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Informal Work  

Mahima Saxena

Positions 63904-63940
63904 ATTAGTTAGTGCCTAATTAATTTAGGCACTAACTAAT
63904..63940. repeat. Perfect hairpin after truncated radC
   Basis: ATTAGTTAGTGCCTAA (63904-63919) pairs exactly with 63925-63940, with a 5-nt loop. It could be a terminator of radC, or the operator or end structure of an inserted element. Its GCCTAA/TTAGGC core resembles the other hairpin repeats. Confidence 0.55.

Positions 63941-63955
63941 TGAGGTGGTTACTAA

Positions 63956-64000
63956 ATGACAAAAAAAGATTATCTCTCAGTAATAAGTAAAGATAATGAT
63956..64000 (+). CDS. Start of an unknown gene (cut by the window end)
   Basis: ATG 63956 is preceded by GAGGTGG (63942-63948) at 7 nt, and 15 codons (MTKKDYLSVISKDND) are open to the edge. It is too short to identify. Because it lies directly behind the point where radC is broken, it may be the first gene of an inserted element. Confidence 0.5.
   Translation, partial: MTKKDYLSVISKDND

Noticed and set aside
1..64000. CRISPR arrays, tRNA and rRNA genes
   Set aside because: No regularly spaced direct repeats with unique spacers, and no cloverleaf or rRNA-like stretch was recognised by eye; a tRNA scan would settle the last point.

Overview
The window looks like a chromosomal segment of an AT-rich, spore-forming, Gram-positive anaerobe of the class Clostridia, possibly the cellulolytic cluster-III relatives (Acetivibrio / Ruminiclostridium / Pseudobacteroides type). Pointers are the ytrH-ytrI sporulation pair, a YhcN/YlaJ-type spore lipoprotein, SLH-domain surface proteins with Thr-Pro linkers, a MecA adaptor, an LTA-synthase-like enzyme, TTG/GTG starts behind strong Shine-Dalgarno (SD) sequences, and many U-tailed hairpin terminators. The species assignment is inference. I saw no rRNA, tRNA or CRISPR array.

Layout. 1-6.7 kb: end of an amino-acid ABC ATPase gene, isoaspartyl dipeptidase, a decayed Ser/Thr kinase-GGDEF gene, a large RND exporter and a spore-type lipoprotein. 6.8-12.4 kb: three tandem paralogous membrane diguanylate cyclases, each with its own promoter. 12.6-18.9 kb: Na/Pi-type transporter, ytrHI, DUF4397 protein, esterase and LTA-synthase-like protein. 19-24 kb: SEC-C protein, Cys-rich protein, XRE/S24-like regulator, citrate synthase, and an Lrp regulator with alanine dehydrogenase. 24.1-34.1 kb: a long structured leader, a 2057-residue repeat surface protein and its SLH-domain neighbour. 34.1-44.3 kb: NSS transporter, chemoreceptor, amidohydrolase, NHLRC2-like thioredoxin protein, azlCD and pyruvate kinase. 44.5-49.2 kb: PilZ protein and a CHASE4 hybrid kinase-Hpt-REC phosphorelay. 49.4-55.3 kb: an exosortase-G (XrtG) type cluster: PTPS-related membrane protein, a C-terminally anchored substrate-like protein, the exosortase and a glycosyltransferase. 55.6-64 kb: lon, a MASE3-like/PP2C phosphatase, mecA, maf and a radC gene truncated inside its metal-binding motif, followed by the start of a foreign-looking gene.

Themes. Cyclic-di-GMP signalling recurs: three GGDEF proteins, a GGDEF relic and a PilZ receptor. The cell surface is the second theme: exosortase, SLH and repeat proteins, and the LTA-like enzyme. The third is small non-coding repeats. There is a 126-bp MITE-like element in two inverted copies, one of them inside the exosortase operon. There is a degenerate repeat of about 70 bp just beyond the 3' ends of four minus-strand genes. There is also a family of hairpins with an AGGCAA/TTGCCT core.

Informal work refers to a variety of nontraditional work and employment arrangements. It is different from to work in the informal economy, even though the terms are often used interchangeably. In the extant literature, terms such as precarious work, gig or freelance work, and nontraditional work are also used to describe informal work. Informal work is a ubiquitous phenomenon, found globally, across all or most nations in the world. The majority of research on informal work has occurred within the fields of economics, sociology, labor law, policy, and related disciplines. It has been recognized that not enough attention in the field of psychology, specifically Industrial and Organizational psychology, has been paid to informal work. For the research that does exist in different scholarly and applied disciplines, there is often terminological overlap and confusion with regard to different forms and formats of alternative work arrangements. In addition, the study of informal work is often plagued by negative stereotypes and colonially inspired schools of thought that consider traditional, generational, and nonorganizational work of a lower standard and quality than professionally driven office-going jobs. The latter are mainly a by-product of the Industrial Revolution in Western Europe and fail to account for the multitude of work and work formats found around the world. Further research and policy attention on informal work is needed to provide conceptual clarity on informal work arrangements and informal workers. Psychology can contribute toward an in-depth understanding of informal work, specifically by focusing on a person-centric, first-person experience of work that is often characterized as informal. Industrial and Organizational psychology can also shed light on the themes and characteristics of work that is typically considered informal. Ultimately, taking a decolonized, international, and boundaryless approach to the psychological study of informal work can contribute both to science and to key policy initiatives surrounding inclusive, global, and sustainable development and human flourishing that leave no one behind.